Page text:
West Kensington Residents Suffer Double Setback

Judicial Review rejected and crucial agreement signed by council

Residents of West Kensington and Gibbs Green estates fighting plans for the planned redevelopment of Earls Court which will involve the demolition of their homes have suffered a double setback.

A judge has rejected the residents' legal challenge which could have threatened Capital & Counties' Earls Court regeneration plans, allowing the Council and Capco to sign a Conditional Land Sale Agreement.

The residents claimed the consultation process which agreed the development plan document was flawed. However, The Honourable Mr Justice John Mitting, sitting in the Administrative Court refused them permission for the application for a Judicial Review, describing it as "absurd" and saying an analysis of responses to the consultation was "balanced and fair".

This was in contrast to the view of Lord Judge Sycamore, who said in October that " the lawfulness of the defendants' master plan for the area is clearly arguable and should be considered."

This latest judgement, throwing out the residents' challenge, has allowed the parties involved – Hammersmith & Fulham Council and EC Properties – to sign the Conditional Land Sale Agreement which was already approved by the Council’s cabinet.

The Council will eventually receive approximately £105m, an estimated £54million of which, they say, would be available to be reinvested in the borough.

The council will also receive 760 replacement homes for people currently living on the estates.

Gary Yardley, Investment Director at EC Properties, said: " The Earls Court project now has great momentum. Following the receipt of planning consent from RBKC on the 20 November, we are pleased to have entered into the CLSA with LBHF marking another important step in the ongoing process to create Sir Terry Farrell’s vision for the Opportunity Area.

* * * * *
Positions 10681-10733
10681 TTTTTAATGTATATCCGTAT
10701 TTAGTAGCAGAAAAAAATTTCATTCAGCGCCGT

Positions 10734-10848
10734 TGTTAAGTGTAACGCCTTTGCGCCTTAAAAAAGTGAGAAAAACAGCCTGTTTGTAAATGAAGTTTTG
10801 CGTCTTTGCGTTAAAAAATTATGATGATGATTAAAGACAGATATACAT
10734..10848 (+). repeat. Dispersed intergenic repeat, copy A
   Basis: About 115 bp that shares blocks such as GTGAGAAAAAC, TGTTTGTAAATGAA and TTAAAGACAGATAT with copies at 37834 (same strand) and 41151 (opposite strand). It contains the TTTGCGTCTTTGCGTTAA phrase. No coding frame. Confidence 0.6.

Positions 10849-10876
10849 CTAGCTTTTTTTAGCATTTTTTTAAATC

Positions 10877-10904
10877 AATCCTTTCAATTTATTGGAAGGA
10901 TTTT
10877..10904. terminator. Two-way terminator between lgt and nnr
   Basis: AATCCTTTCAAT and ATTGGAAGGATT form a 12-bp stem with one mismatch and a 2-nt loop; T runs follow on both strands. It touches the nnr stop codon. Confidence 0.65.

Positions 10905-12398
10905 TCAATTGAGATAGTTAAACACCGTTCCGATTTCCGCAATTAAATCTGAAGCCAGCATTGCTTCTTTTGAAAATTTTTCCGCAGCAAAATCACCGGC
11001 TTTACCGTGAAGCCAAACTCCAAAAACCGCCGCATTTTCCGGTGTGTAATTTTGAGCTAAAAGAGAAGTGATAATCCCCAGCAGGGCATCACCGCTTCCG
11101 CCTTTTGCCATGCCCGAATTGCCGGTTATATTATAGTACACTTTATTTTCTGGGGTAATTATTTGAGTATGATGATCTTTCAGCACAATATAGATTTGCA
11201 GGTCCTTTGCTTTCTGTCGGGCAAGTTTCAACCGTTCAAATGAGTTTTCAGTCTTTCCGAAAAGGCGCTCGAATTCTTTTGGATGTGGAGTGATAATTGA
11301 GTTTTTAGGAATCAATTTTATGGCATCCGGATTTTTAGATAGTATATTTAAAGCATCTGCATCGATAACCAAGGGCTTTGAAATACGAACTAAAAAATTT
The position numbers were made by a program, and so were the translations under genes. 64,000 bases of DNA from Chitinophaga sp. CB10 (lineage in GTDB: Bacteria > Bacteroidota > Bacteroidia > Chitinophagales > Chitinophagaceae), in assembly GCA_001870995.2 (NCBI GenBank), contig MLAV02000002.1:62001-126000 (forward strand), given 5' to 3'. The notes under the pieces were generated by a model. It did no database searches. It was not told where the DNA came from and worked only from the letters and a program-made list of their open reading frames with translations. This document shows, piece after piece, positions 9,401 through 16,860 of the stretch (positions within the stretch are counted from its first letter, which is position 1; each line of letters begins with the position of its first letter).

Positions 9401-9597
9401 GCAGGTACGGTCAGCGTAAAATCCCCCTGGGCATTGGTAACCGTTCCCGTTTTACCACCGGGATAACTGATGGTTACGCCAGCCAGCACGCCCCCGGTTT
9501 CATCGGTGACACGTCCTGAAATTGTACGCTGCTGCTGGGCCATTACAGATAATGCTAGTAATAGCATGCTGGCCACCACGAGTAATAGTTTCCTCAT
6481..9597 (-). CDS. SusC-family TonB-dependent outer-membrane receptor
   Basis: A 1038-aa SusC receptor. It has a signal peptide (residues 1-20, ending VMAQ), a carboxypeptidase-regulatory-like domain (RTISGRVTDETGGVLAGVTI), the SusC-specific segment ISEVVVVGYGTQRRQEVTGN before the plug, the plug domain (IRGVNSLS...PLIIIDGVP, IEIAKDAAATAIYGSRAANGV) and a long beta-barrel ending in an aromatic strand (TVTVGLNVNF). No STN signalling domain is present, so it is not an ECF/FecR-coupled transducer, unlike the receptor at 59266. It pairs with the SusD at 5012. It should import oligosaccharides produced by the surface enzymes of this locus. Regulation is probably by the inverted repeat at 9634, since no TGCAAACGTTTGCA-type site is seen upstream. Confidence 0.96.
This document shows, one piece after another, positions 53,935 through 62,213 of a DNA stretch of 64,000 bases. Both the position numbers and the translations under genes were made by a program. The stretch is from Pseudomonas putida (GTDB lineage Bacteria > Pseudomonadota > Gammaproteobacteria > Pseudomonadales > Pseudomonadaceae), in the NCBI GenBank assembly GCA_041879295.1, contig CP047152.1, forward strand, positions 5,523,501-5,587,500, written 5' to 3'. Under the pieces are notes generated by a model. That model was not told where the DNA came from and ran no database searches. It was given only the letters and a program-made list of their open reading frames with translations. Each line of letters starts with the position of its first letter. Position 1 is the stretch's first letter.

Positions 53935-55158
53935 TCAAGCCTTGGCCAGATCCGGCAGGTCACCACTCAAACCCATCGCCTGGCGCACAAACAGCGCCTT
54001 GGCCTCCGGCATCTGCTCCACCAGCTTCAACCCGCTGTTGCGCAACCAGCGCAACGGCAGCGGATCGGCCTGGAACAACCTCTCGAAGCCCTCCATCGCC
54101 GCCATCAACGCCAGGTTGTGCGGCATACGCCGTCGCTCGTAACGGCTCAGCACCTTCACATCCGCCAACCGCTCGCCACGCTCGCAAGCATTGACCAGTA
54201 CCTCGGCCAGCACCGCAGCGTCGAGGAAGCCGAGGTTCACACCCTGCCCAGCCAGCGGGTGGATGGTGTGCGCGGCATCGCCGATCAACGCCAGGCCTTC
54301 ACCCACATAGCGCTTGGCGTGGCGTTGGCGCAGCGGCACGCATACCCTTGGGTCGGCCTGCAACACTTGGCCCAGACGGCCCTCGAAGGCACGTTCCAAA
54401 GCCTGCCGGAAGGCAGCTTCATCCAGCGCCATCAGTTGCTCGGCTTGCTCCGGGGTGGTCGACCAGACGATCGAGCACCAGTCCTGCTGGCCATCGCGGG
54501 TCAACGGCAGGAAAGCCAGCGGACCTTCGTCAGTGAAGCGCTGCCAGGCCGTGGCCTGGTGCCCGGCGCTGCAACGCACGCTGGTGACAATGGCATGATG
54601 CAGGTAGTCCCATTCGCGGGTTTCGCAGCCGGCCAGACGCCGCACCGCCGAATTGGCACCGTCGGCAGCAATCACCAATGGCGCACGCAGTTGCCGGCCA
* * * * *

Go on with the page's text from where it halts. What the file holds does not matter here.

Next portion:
" We look forward to working with the local community and delivering the Earls Court Masterplan which will create 7,500 new homes and thousands of new jobs in the area."

H & F Council says the signing of a Conditional Land Sale Agreement (CLSA) follows an extensive consultation on the estate and wider area which revealed that the majority of the people in the wider area are in favour, while amongst council tenants themselves, 18% supported the scheme; 35% opposed but 45% failed to offer an opinion, and 2% were undecided.

The terms of the CLSA state:

  • All homes on the estate would be replaced within the redevelopment area.
  • People would only have to move when their new home is ready to be occupied.
  • People who are currently overcrowded on the estate would be offered a home with more bedrooms. People who are under-occupying would be offered a new home with one additional bedroom above their need.
  • Secure council tenants would remain secure tenants, with rents remaining in line with the rest of the council’s housing stock, and receive £4,700 compensation per household, plus new white goods, carpets and curtains. All reasonable fees will be paid and a dedicated re-housing officer will help every step of the way.
  • Resident leaseholders and freeholders would receive the market value of their home, to be independently assessed, and an extra 10% of that amount in compensation up to a cap of £47,000. They would be offered a 10% early purchase discount on the value of a new home should they wish to buy-back into the redevelopment. They would not be expected to increase their mortgage costs to do this.
  • Leaseholder service charges would be capped for five years and then controlled by the council after that point.
  • Tenant service charges will remain in the control of the council and only cover the services actually received.

The potential redevelopment area includes the Lillie Bridge transport depot which is owned by Transport for London, which also owns the freehold to Earls Court Exhibition Centres.

Hammersmith & Fulham Council will make an application to the Secretary of State for Communities and Local Government  for consent for the transfer of the estates to EC Properties. This is likely to be considered in March.

When the Section 106 agreement with the developer is firmed up, the Planning Authority will refer the planning application to the Mayor of London, while the Secretary of State also has the discretion to call it in.

January 25, 2013